Okay, okay. I admit it. I'm dropping names. I don't really know Andy that well. He's not MY friend, but he is a friend of a friend (if you know his old work and have read his Casey and Andy comic, I know the Casey that was based on). I've enjoyed a few post LARP Denny's meals watching he and Casey geek out about building trebuchets, joking about exploiting rules systems, or telling him ridiculous "No shit" stories about one of my vampire character who used a summoning power to cause another vampire outrunning a garbage truck to pause juuuuust long enough to be slammed into paste. I saw him recently at Kublacon, but I don't think he recognized me. (That's being generous; I couldn't even see a flicker of "Do I know this guy?" in his eyes.) Andy's big time now. He probably has way too many people telling him they knew him when, or trying to convince him they should know him.
I've watched his writing career with glee (and, yes, a particle of envy I can't deny). Most of his pre-The Martian work was published online. When he self published his book The Martian, and it took off, I was so happy for him. Not just because I had a few "I knew him when" stories, but because watching his non-traditional approach to publishing succeed was one more example of how a writer can make a career without gate keepers.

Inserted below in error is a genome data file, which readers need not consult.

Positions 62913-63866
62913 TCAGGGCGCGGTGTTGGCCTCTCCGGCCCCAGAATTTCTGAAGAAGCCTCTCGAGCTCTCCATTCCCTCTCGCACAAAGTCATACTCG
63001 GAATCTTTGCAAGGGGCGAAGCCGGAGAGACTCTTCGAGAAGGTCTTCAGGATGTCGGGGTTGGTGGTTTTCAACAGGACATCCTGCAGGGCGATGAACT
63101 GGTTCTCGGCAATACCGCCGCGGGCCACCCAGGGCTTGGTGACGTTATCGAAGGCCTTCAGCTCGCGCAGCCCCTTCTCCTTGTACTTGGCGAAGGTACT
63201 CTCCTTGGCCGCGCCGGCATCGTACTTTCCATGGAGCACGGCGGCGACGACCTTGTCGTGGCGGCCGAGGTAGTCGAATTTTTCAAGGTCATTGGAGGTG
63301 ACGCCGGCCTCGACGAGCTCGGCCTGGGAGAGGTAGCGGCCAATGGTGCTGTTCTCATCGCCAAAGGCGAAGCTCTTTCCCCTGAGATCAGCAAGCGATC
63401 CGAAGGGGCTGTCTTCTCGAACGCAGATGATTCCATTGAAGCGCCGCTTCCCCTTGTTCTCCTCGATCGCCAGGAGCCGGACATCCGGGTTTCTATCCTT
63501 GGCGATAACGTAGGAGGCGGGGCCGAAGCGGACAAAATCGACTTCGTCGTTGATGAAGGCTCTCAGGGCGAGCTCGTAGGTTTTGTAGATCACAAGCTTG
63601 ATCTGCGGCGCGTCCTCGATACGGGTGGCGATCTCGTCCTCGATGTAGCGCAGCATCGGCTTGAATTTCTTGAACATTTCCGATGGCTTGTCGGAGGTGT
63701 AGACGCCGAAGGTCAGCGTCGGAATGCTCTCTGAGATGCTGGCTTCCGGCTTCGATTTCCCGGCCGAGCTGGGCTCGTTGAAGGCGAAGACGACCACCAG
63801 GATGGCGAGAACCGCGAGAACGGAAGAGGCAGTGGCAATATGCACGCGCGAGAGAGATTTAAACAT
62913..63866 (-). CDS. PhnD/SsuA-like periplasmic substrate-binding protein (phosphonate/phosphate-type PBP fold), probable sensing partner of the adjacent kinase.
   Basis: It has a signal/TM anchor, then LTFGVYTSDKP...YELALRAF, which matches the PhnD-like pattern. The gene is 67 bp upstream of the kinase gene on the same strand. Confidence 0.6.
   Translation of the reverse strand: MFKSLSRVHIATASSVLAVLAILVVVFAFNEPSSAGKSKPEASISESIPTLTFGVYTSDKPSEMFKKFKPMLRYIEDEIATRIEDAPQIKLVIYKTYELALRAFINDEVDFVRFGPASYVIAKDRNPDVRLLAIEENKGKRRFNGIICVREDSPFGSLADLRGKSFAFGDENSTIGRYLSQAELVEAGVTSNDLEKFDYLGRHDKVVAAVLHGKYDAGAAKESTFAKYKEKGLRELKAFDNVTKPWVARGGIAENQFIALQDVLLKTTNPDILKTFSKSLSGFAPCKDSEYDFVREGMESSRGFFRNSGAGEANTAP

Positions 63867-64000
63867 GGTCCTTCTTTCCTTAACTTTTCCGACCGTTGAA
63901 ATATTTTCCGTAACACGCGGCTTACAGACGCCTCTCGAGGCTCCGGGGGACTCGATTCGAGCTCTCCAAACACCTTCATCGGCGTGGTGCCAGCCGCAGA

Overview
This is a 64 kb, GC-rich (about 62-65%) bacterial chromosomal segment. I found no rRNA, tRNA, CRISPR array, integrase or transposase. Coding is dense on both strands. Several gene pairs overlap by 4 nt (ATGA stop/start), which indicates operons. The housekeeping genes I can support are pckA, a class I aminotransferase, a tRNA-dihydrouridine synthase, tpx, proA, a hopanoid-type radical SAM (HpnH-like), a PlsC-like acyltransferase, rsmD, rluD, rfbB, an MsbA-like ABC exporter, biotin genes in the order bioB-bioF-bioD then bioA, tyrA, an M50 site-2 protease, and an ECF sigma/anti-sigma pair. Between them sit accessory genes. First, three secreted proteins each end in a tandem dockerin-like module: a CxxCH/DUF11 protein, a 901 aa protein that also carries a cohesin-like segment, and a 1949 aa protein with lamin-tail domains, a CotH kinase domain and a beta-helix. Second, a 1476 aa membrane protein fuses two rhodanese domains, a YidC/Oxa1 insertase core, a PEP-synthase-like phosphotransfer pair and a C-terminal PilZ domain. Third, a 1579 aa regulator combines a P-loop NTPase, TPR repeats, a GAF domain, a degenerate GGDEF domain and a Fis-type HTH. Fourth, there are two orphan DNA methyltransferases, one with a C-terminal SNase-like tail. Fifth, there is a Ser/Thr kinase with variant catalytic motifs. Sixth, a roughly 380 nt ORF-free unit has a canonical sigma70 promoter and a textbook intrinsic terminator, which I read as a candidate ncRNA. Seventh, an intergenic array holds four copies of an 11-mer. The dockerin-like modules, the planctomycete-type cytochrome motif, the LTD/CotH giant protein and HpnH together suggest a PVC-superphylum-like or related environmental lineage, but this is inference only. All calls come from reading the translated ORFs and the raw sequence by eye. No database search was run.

Let me say that one more time just in case you missed the money shot. Andy Weir SELF PUBLISHED The Martian.
Now his book is the number one book on the New York Times Bestseller List. The movie is the number one movie in America. Andy gets all the groupie threesomes he could ever want.*
It can be done folks. And there's no longer only one way to the finish line. Andy wrote for YEARS before he wrote The Martian, but he never gave up. He was a twenty-year overnight success. And when publishers didn't want his book, he self published it anyway.
There's a reason you keep seeing one "isolated incident" after another with self publishing and non-traditional publishing. If anyone tells you you can't make it--especially through self publishing--you laugh at them, think of how many "flukes" you've seen, and JUST. KEEP. WRITING!
[And I can't stress this enough: if you like science fiction--especially a bit on the "hard" side--you really have to read The Martian. It's quite good. I'm much more into the soft end of sci-fi, (and I was even dubious after the first few chapters of highly technical descriptions) but The Martian was so well done that it kept me riveted in a way not very many books have done in a long time.]